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Alcohol and other substance use during pregnancy

Alcohol and other drugs (AOD) use among pregnant women is associated with poor health outcomes for mothers and children.

Research has found that South Africa has one of the highest prevalence rates for Fetal Alcohol Spectrum Disorders (FASD) in the world. Alcohol, crack/cocaine, heroin and methamphetamine are the most abused substances in South Africa, with alcohol abuse being the most significant problem.

Maternal mental distress and AOD use in pregnancy often result in a cycle of dependency.

BUT, there are new the cross-cutting approaches that can maximize engagement and positive outcomes while mitigating potential harms.


Mothers who take alcohol and other substances during pregnancy often don’t attend antenatal clinic because they fear judgement by healthcare workers.  If a mother does attend it’s important to keep her in the system by making a special effort to create a positive relationship with her, through empathic communication.  You can encourage her to return to the clinic more frequently than other mothers, affirm the things she is doing well and help her to make informed choices.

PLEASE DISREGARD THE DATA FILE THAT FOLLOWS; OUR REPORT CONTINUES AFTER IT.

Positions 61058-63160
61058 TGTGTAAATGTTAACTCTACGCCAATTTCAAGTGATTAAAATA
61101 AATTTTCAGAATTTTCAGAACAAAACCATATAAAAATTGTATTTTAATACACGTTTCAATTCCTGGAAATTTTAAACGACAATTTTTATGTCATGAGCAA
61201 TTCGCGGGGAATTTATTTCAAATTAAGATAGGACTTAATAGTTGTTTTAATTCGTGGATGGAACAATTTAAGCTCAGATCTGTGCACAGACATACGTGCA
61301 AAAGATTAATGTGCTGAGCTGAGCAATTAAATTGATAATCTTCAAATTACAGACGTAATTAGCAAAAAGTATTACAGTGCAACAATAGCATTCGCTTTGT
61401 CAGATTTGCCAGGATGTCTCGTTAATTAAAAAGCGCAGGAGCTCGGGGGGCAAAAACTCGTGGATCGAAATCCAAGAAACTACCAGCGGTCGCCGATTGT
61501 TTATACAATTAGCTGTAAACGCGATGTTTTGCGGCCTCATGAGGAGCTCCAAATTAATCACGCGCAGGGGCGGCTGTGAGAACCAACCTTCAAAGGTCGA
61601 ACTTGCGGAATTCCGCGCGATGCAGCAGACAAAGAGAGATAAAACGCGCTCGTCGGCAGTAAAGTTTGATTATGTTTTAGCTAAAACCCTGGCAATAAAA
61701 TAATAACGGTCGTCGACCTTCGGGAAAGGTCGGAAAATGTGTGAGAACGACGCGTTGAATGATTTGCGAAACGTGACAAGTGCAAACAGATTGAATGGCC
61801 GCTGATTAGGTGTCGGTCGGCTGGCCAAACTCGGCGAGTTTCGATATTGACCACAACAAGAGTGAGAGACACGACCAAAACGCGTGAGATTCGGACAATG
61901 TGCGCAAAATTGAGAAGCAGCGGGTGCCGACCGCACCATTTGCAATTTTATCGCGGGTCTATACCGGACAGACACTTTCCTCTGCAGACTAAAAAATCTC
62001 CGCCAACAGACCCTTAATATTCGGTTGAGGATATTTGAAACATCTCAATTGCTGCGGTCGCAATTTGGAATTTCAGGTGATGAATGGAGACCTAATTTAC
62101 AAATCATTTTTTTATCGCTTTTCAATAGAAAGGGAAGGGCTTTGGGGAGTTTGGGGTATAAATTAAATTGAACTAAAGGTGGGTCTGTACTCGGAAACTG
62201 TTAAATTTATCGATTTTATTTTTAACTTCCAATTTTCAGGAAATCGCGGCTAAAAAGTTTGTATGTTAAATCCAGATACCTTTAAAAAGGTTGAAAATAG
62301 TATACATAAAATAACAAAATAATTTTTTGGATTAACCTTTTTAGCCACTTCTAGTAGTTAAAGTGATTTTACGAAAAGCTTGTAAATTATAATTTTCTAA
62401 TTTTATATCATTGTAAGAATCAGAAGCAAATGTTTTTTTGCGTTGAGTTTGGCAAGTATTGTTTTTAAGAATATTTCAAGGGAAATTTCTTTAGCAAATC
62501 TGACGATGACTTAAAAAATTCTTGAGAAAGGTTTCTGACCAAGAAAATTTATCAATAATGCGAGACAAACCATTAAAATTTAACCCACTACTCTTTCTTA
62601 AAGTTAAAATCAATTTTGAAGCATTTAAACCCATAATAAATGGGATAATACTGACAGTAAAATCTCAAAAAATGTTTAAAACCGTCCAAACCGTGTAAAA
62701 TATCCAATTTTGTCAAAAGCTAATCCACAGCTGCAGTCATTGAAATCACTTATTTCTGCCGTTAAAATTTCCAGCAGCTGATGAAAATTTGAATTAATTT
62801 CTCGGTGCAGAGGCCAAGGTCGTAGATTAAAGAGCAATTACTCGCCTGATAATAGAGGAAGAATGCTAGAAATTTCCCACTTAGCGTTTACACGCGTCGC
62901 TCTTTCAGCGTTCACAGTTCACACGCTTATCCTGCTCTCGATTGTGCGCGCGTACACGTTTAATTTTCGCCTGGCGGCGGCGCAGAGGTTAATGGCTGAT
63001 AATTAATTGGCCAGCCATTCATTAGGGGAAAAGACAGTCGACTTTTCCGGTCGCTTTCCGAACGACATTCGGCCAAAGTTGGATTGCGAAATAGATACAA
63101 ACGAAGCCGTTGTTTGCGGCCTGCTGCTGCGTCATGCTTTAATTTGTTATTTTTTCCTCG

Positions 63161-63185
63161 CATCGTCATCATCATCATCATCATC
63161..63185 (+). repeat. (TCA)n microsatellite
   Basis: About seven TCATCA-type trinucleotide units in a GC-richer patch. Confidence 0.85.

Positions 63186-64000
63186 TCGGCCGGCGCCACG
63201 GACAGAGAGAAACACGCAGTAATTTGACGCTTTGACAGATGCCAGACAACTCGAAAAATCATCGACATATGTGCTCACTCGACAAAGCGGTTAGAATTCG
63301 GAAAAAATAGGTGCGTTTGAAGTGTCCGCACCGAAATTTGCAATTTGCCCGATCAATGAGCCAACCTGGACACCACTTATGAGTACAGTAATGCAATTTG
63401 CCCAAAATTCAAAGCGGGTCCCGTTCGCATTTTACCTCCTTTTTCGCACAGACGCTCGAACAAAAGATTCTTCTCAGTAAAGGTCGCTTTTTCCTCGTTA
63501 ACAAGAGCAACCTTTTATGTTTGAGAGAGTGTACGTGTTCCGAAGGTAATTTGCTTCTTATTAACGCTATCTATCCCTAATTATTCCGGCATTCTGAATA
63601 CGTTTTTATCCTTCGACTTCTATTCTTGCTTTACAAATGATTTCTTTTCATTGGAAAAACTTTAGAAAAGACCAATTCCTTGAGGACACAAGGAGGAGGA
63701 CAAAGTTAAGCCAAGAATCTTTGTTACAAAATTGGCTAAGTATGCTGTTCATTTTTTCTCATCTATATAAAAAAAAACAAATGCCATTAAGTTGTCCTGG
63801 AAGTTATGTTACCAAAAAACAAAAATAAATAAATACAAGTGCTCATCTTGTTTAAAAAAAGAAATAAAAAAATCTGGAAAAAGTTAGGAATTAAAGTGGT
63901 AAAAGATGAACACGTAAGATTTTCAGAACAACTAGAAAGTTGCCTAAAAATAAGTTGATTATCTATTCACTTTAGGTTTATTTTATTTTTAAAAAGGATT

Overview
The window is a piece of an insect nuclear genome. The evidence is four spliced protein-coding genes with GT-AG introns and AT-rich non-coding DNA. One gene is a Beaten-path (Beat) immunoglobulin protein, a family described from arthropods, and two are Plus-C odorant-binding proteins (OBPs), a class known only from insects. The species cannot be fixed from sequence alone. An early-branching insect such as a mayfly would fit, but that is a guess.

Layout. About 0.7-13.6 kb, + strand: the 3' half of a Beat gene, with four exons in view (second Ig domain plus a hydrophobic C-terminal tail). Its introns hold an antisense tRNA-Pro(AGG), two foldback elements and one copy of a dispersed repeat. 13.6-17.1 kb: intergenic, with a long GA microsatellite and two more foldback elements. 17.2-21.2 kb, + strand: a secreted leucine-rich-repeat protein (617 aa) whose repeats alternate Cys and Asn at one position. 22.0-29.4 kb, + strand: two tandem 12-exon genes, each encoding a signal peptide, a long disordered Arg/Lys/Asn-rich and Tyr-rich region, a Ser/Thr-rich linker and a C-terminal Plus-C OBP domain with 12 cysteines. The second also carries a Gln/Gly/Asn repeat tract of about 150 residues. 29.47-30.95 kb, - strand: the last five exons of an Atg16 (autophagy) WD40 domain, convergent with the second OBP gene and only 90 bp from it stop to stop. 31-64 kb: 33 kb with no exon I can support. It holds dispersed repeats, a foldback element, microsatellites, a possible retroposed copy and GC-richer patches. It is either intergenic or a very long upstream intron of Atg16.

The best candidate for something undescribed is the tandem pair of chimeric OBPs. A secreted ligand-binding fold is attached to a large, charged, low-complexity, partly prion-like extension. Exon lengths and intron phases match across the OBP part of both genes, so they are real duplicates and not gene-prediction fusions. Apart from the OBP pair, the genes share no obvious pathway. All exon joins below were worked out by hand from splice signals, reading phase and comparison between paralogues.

Healthcare workers are better able to mitigate harm if the mother is retained in the system!

For more information see our Issue Brief on Alcohol and other drug use in pregnancy

 

 

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